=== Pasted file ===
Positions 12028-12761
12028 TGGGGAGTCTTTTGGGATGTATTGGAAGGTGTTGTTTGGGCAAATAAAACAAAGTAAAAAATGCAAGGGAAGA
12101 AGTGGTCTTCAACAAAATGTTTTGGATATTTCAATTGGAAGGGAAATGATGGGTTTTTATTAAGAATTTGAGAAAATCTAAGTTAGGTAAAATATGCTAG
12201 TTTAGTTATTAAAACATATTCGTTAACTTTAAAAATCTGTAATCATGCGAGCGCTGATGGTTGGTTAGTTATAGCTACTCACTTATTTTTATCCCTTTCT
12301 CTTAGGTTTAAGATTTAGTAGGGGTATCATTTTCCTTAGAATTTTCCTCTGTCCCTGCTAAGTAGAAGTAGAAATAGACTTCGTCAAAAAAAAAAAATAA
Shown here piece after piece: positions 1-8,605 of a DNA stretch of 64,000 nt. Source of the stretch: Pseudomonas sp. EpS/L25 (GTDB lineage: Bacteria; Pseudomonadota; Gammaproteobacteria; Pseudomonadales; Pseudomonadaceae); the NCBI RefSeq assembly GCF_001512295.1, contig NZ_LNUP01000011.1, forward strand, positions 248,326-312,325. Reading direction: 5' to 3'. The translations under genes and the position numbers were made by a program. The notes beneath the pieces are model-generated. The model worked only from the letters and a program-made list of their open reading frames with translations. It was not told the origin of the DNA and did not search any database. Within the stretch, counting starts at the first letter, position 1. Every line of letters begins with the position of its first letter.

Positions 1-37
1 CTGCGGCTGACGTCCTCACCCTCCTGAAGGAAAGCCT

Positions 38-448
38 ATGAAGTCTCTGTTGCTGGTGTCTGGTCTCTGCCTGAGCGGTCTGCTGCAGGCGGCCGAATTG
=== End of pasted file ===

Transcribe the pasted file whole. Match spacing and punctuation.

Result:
Positions 12028-12761
12028 TGGGGAGTCTTTTGGGATGTATTGGAAGGTGTTGTTTGGGCAAATAAAACAAAGTAAAAAATGCAAGGGAAGA
12101 AGTGGTCTTCAACAAAATGTTTTGGATATTTCAATTGGAAGGGAAATGATGGGTTTTTATTAAGAATTTGAGAAAATCTAAGTTAGGTAAAATATGCTAG
12201 TTTAGTTATTAAAACATATTCGTTAACTTTAAAAATCTGTAATCATGCGAGCGCTGATGGTTGGTTAGTTATAGCTACTCACTTATTTTTATCCCTTTCT
12301 CTTAGGTTTAAGATTTAGTAGGGGTATCATTTTCCTTAGAATTTTCCTCTGTCCCTGCTAAGTAGAAGTAGAAATAGACTTCGTCAAAAAAAAAAAATAA
Shown here piece after piece: positions 1-8,605 of a DNA stretch of 64,000 nt. Source of the stretch: Pseudomonas sp. EpS/L25 (GTDB lineage: Bacteria; Pseudomonadota; Gammaproteobacteria; Pseudomonadales; Pseudomonadaceae); the NCBI RefSeq assembly GCF_001512295.1, contig NZ_LNUP01000011.1, forward strand, positions 248,326-312,325. Reading direction: 5' to 3'. The translations under genes and the position numbers were made by a program. The notes beneath the pieces are model-generated. The model worked only from the letters and a program-made list of their open reading frames with translations. It was not told the origin of the DNA and did not search any database. Within the stretch, counting starts at the first letter, position 1. Every line of letters begins with the position of its first letter.

Positions 1-37
1 CTGCGGCTGACGTCCTCACCCTCCTGAAGGAAAGCCT

Positions 38-448
38 ATGAAGTCTCTGTTGCTGGTGTCTGGTCTCTGCCTGAGCGGTCTGCTGCAGGCGGCCGAATTG